• Maurice

    Thanks for this helpful site. I live in New Zealand so some laws are different but the principles are the same. One scam I had was; a young lady signed the lease agreement and was to shift in on a Saturday. She gave me a copy of her Bank transfer payment ( I didn’t check mt account) and shifted in. When I checked the payment to my account it was not there. On the Monday she claimed she had been to the bank and it would be there that night. NO, No! What she had done was to completed the on-line payment, copied the pay details and then cancelled the transaction before the money was transferred. It took some time to have her evicted. She now lives in Australia.

    • Lucas Hall

      Hi Maurice!
      I’m proud of you for evicting her! I hope that goes on her record.

      I use Cozy (https://cozy.co) to collect rent online so I can make sure that I never run into a tenant like her. Unfortunately, Cozy isn’t available in New Zealand yet. Until then, always cash the deposit check and 1st months rent before letting the tenant move-in.

      Thanks for sharing your story. Sweet as.

  • Hazel J. King

    I agree to Shawn, this article is very enlightening. I can relate some of the scenarios here as my sister was once a landlady also.

  • diane

    month to month lease signed by tenant and included trial period ONLY for pet that was not disclosed originally. agreement states that if pet is disruptive tenant does not need 30 day notice but must vacate immediately. will this statement signed and agreed upon by tenant hold up in court and does he Have to move out without eviction, which im trying to avoid

    • Lucas Hall

      Hi Diane,

      I can’t possible tell you if that signed statement will hold up in court. You’d have to ask a lawyer. Sometimes Judges uphold the signed agreements, and sometimes they throw them out. It all depends on the circumstances.

      The first step is to terminate the lease. In my experience, an unapproved pet is a simple lease violation. In this case, you would send the tenant a notice to “remedy or quit” which means that they have to get rid of the pet within XX days or the lease will terminate. You’d have to check your state laws to determine how much notice is needed for a lease violation. This should help: http://www.landlordology.com/state-laws/

      Then, if they don’t remedy the situation (get rid of the pet), nor move out, then you would have to file an eviction lawsuit to forcefully move them out (which is done by the sheriff). Do not change the locks, touch their stuff, or shut off the utilities without a court order.

      Anyway, check out the state laws, and good luck to you!

  • Carrie

    WOW! You have gone through a variety of tenants! I’m still confused about the late fee payment you state, isn’t it a law they have a 5 day grace period? Or is that state-to-state?

  • Maria Ecker

    On May 26, 2015, my tenant will have lived in my rental unit 9 years in Ohio. When she moved in, I charged her $475 security deposit and $475 last months security. After 9 years, do I owe her back her last months rent or interest on the money I’m holding.

    • Lucas Hall

      Hi Maria

      Ohio does require you to collect interest for the tenant on the security deposit. The last month’s rent should be used for exactly that – the last month’s rent payment. That’s what it’s for. The last month’s rent that you collected is not an extra security deposit. You can only use it for the payment of the last month. If the tenant paid you for the last month (again), then you need to return that last month’s rent payment that you collected in the beginning.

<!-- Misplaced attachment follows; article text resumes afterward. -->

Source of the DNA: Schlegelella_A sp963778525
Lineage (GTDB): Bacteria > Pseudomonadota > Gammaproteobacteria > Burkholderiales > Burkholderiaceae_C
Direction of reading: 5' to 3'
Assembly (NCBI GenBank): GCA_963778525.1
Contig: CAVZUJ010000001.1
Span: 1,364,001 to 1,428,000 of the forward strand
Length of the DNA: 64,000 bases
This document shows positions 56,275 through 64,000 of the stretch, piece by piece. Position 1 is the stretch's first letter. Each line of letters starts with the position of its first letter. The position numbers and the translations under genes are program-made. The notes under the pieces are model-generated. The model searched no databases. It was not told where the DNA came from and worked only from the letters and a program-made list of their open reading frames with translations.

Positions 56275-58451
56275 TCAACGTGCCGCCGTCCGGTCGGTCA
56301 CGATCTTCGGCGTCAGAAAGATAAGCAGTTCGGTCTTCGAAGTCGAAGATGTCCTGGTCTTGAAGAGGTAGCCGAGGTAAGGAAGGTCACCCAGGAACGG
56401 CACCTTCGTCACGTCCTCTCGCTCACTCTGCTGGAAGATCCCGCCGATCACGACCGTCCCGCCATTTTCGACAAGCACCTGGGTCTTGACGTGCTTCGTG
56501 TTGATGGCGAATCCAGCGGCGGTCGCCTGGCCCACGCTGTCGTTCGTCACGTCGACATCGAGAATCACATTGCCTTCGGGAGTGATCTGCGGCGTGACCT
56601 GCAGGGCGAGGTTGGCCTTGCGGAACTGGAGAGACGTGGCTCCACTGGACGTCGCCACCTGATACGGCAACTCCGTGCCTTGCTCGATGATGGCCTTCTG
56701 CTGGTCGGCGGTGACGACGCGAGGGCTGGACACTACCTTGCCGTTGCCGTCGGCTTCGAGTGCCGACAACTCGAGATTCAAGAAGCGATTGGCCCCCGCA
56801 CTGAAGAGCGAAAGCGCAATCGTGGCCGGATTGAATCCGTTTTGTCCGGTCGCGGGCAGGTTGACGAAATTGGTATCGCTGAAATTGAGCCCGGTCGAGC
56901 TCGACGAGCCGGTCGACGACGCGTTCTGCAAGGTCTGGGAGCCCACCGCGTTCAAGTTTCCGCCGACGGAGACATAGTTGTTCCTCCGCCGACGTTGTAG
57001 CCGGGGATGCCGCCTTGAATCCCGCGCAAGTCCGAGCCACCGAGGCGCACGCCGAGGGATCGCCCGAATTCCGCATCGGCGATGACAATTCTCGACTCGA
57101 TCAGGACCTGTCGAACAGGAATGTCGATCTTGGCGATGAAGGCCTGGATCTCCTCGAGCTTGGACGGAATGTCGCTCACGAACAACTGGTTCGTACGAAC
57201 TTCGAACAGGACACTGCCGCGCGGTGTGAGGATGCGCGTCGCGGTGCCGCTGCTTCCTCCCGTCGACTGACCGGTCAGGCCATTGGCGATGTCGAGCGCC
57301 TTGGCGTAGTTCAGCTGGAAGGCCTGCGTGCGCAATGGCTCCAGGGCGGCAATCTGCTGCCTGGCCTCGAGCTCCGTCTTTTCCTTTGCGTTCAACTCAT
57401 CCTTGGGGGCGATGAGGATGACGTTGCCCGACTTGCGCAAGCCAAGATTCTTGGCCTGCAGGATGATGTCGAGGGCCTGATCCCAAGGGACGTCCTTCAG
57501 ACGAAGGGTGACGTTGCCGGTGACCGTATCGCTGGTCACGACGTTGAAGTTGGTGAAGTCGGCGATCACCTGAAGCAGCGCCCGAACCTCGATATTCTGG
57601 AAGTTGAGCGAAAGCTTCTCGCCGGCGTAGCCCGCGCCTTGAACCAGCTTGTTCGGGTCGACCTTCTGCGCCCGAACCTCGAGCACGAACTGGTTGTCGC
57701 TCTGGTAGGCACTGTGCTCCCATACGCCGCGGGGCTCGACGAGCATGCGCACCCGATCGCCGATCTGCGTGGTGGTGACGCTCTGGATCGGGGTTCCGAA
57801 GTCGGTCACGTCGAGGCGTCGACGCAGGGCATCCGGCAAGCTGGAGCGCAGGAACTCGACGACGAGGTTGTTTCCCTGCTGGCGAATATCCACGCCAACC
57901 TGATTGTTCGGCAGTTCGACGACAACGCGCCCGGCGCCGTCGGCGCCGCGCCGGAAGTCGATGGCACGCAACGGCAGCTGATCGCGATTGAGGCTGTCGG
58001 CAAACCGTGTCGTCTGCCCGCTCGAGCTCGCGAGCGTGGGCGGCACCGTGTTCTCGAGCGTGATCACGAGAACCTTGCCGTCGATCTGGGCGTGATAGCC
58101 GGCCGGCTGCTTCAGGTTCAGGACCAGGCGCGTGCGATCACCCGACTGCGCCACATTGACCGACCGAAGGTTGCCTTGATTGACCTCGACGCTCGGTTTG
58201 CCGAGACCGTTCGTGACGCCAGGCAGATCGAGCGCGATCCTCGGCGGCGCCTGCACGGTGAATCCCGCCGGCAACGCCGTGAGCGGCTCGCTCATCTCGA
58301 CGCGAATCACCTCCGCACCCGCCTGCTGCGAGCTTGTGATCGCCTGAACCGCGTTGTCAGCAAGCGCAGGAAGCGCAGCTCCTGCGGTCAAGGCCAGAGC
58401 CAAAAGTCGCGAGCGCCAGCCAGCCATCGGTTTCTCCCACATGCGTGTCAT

You’ll find the links to the statutes on this page: http://www.landlordology.com/ohio-landlord-tenant-laws/

      I hope that helps, please know that I’m NOT a lawyer, and this is not legal advice.

      • no name

        Maria,

        Lucas is an idiot and doesn’t know what he’s talking about. The money should be stored in a separate account. It’s is not yours. Last month’s rent should be used for last month’s rent. If you mutually agreed to have her pay last month’s rent and return her pre-move in payment, you owe her WITH interest. You are also required to return the security deposit with interest, allowing for any deductions for damage to property.
        This guy’s decision to hold onto it for 20 days and then mail it back, IF he has the correct forwarding address, reflects that he’s an ass who probably keeps the money and consider it HIS. You can tell how he rationalizes his greed/theft/assholeness.

  • Nick Chandley

    Disagree with #20. Service animals are not humans – nor are they considered pets under the law. Similarly, emotional support animals or companion animals the need for which is substantiated by a medical/therapeutic professional would not be treated as “pets” for purposes of deposits and/or any restrictions regarding animals on a particular property.

    Painting all animals as pets is too broad of a brush and may get someone in lots of trouble…

    • Lucas Hall

      Hi Nick

      You are absolutely right. Service animals are not pets. I think you missed the humor in #20. It wasn’t intended to be a complete list on how to handle animals. But to your point, I will correct it.

    • no name

      Exactly. He sounds rigid, narrow minded, and an idiot, with a childish mentality — it’s all about ME and what’s convenient and works for ME, the tenant be damned.

      Rent paid five days earlier (per postmark) but which arrives five days late due to postman delivery is no grounds for late fee (“just because I am entitled and can as landlord. nya nya!)

      Forcing people to do “online banking,” exposing them to online banking theft is ridiculous.

      Pets ARE pets, service animals or not as either way, the same damage is done to property

  • Don S.

    Thank you!

    I have an eviction going on and it’s 10 days before Christmas, so now both of our Christmas plans are destroyed. You comments help me see that I’m not the only landlord with bad renters.

  • no name

    With all due respect, you sound like a jerk. I say this as a model tenant who is clean, responsible, respectful, and pays rent on time.

    I would never give my social security number to a landlord to “check my credit score.” Doing so would render me vulnerable to identity theft.

    High/low credit score do not impact one’s ability to pay. If they default on a payment, you evict them. Simple.

    If you take checks by mail and payment is timely, and mail delivery is late, you fine the renter?

    What’s wrong with returning security deposit on walk out or using it as last month’s rent if my place is in good condition? Why should I trust you when you don’t trust me?

    Your post reads — “It’s all about me.” You’re an idiot.